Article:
As someone who served as a Republican delegate from Pennsylvania during the 2016 election, and as a professor of political science and presidential history, I have some fresh political-historical observations untangled from partisan gossip about Donald Trump and his future presidency. It seems likely that Donald Trump, based on his policy announcements for his first 100 days, is very much in line with Whig presidents of the 1800s.
Many of Trump’s proposed first actions are plans reducing and restricting presidential prerogatives during Barack Obama’s presidency—very similar to Whig proposals responding to President Andrew Jackson. For example, Trump will examine trade policies such as the Trans-Pacific Partnership, re-examine America’s aggressive and overreaching foreign policy, and scale back restrictive environmental regulations that are disproportionately aimed at the coal and steel industries. He will implement a “Trump” rule that for every new regulation on business two previous regulations must be repealed. He will fight against crony lobbying in Washington, offer legislation for Congressional term limits, and begin an audit of many departments.
Some of Trump’s big domestic plans include infrastructure legislation to rebuild America. He also endorses a broader collaboration between private business and government, promoting rapid economic growth and a resurgence of industrial growth in the United States. He will continue demanding a modern competitive economy and will reform the American tax code. Further, he will keep open an option for tariffs to protect the American workforce and industrial growth.
If these ideas sound familiar to you, then you could have been a Whig sympathizer in the 1800s. The Whig party was founded in the early- to mid-1800s following the tradition of the British Whig Party. The party’s main goals were to reduce the powers of the presidency, namely the egregious actions of Andrew Jackson. The party favored economic protectionism, restraining the size of the federal government, and scaling back presidential decrees. These policy principles were embodied in Henry Clay’s “American system,” which was the heart of Whig policy ideas and had three main goals: 1) tariffs to protect and promote American industry; 2) a healthy banking system to promote commerce; 3) federal dollars for American infrastructure. Further, the Whigs favored a foreign policy that placed American interests first and scaled back American entanglements abroad.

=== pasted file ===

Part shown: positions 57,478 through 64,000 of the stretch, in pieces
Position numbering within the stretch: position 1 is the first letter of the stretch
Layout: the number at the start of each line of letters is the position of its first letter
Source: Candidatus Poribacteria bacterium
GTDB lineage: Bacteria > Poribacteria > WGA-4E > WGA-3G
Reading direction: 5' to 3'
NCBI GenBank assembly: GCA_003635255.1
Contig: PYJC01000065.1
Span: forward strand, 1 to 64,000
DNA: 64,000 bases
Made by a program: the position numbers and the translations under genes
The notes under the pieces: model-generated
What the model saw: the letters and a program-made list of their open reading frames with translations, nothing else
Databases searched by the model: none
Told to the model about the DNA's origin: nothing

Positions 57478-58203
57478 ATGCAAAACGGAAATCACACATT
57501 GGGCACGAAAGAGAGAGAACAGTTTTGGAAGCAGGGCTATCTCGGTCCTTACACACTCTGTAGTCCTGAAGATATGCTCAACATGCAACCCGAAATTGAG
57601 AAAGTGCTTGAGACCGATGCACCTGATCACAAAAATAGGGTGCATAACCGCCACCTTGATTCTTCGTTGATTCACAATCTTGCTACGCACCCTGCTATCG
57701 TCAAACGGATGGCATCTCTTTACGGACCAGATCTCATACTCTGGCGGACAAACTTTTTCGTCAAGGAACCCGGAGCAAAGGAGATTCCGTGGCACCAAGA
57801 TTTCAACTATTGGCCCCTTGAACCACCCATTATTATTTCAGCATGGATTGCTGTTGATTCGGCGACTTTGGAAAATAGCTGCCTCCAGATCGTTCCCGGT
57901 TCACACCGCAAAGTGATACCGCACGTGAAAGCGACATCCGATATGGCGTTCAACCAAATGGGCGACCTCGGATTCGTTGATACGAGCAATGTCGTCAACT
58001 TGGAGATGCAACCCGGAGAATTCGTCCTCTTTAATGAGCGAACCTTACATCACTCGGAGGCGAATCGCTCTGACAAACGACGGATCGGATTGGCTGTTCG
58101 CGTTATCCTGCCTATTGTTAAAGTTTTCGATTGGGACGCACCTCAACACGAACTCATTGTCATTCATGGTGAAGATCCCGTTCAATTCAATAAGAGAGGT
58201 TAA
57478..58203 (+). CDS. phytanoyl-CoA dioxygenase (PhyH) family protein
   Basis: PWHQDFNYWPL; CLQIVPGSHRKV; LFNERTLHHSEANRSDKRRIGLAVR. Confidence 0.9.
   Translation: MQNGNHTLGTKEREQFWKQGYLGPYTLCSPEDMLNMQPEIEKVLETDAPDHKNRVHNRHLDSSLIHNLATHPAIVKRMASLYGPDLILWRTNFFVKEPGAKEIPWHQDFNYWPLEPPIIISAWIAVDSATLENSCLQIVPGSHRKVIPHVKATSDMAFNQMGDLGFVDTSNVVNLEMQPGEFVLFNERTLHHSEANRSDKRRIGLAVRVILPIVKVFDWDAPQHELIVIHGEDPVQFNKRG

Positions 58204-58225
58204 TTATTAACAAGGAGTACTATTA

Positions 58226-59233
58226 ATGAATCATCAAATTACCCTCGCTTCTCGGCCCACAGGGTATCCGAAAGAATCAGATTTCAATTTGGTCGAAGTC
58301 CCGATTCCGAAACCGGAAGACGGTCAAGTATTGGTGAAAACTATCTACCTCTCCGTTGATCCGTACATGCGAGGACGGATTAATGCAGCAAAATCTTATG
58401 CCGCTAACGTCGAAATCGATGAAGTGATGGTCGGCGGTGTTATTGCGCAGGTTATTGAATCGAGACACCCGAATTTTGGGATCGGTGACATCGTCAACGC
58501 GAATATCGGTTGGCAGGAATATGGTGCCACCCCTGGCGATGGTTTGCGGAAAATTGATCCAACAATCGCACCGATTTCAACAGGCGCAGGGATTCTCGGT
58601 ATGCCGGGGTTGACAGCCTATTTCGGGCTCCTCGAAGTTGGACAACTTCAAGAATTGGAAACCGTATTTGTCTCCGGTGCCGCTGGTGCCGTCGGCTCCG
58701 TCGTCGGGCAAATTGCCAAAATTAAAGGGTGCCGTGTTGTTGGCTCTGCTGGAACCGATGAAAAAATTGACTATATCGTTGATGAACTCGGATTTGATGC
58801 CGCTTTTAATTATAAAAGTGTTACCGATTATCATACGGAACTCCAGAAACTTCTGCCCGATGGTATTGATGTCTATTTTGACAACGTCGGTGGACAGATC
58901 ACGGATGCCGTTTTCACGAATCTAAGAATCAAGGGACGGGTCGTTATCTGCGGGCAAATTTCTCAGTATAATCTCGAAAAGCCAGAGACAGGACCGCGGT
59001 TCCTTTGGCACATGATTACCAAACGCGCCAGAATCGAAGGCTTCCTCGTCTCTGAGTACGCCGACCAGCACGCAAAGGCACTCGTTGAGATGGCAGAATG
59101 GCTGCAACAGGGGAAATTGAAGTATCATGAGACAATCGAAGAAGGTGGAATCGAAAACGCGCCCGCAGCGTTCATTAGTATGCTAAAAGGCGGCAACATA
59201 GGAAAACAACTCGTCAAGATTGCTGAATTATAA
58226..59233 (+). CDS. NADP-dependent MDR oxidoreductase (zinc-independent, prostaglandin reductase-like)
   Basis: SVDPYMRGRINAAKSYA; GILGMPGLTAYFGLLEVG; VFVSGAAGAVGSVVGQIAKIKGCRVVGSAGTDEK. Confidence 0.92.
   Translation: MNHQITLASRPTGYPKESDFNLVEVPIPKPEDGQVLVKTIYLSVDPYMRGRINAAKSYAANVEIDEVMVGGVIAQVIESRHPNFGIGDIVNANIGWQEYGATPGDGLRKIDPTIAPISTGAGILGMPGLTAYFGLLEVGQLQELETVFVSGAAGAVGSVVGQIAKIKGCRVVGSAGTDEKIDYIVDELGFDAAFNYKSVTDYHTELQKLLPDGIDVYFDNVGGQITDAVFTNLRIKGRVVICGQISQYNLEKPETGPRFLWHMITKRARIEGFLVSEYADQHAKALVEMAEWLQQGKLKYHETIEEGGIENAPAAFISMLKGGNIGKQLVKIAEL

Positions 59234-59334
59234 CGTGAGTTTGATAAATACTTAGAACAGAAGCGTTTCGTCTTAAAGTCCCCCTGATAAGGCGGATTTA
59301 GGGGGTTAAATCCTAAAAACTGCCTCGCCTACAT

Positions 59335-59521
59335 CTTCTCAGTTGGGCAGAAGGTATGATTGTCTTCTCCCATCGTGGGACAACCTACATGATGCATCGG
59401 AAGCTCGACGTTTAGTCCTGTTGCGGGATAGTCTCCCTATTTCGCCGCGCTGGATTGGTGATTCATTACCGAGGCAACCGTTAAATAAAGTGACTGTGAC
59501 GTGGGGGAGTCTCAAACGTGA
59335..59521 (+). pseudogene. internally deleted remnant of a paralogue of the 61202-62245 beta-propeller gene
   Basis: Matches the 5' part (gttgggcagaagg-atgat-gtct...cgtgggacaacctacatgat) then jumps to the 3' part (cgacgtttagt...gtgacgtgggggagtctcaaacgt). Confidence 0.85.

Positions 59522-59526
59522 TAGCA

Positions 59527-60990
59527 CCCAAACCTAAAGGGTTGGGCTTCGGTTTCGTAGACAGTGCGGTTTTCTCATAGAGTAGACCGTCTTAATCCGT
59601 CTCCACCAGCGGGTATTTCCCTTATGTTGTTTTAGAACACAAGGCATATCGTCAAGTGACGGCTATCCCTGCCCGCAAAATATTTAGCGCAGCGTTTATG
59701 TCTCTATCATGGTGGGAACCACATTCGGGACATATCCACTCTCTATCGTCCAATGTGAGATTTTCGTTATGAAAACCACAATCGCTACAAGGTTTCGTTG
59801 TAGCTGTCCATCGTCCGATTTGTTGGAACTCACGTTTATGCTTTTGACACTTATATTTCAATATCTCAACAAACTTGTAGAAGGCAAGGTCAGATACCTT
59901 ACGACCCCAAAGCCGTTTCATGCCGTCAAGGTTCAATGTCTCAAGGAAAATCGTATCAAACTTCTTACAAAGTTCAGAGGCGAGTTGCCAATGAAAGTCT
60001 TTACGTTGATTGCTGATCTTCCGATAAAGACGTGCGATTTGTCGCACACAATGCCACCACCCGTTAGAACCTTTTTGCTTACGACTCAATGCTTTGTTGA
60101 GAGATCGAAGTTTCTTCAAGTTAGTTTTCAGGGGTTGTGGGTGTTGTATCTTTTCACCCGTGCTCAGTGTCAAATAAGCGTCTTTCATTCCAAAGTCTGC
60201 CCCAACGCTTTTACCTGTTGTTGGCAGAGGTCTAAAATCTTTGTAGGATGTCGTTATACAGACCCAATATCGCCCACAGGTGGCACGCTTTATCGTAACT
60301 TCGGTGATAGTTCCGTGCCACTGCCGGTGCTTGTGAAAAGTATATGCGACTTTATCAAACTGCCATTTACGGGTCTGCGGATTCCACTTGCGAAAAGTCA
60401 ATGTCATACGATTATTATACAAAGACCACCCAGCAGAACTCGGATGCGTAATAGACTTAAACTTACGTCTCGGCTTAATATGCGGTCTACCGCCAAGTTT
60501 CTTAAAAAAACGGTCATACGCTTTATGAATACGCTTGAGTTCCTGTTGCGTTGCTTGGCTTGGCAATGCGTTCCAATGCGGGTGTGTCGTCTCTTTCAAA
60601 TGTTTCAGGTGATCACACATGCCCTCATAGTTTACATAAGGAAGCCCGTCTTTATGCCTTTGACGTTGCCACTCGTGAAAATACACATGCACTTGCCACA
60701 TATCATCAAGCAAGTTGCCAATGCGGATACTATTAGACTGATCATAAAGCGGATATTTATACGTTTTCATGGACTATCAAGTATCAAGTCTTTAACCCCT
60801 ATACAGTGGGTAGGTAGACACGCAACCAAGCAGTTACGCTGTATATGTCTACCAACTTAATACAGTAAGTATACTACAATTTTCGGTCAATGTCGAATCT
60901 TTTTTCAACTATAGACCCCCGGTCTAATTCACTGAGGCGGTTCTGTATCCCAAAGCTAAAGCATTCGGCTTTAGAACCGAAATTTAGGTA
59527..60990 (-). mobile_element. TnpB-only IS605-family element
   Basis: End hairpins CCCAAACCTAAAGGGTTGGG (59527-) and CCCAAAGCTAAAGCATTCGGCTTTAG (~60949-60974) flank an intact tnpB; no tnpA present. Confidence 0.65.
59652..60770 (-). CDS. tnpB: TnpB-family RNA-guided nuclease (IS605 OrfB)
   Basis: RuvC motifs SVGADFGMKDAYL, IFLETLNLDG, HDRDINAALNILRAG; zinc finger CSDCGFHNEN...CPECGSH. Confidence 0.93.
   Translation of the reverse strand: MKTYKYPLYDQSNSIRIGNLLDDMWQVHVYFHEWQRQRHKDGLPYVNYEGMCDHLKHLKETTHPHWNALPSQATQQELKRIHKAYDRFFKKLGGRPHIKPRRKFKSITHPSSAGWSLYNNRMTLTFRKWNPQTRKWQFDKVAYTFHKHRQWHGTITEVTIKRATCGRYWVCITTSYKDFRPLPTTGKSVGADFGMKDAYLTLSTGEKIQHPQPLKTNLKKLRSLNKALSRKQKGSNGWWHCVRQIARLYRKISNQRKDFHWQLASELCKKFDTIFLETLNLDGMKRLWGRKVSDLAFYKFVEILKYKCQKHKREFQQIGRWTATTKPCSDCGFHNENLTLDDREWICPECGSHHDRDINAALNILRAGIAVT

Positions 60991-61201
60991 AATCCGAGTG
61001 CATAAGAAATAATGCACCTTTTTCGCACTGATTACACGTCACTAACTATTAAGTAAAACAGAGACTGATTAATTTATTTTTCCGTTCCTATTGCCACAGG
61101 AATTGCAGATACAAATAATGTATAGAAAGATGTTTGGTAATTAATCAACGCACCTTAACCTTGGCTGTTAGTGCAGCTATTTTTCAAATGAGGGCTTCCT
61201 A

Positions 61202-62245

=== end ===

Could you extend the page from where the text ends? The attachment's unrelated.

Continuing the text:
The very first Whig president was William Harrison, who died only 30 days into his presidency. His vice president was John Tyler, who was doubted as a Whig. Tyler would cautiously pursue Whig policies, but what is interesting about the first Whig administration is the combination of an ardent Whig with a pragmatist. This duo is similar in inversion to Trump and Mike Pence. Pence is clearly a “principled” conservative Republican (an ideologue) but Trump is much more a pragmatic Whig (reformer). As the policy preferences indicate, Trump is more in line with the Whig party than that of the modern Republican Party.
The second elected Whig president was Zachary Taylor, a former American general famous for his bravery and successes in the American-Mexican war. He was not a politician and never held any office before his election to the presidency. The Whig party, a party of reformers, favored outsiders to the office. Of course, Trump is the outsider. Taylor’s presidency was short, but a famous Taylor quote reveals a further similarity between Trump and the Whigs. Taylor said about his chances of becoming president: “The idea that I should become president seems to me too visionary to require a serious answer. It has never entered my head, nor is it likely to enter the head of any other person.”
Trump is surely unaware of his support for the Whig platform but in principle he and the Whigs share a great deal in common. Trump, just like the Whigs, wants broad reform of the federal government, reduction in regulations, a strong-competitive economy, infrastructure legislation to modernize America, economic protectionism, and an awareness of the tyranny of power in Washington. Maybe the best evidence of the shared Trump-Whig paradigm is Speaker Clay’s support of the American system: “Are we doomed to behold our industry to languish and decay yet more and more? … But there is a remedy and that remedy consists in modifying our foreign policy and in adopting a genuine American System.”
Behold the new Whig president, Donald Trump.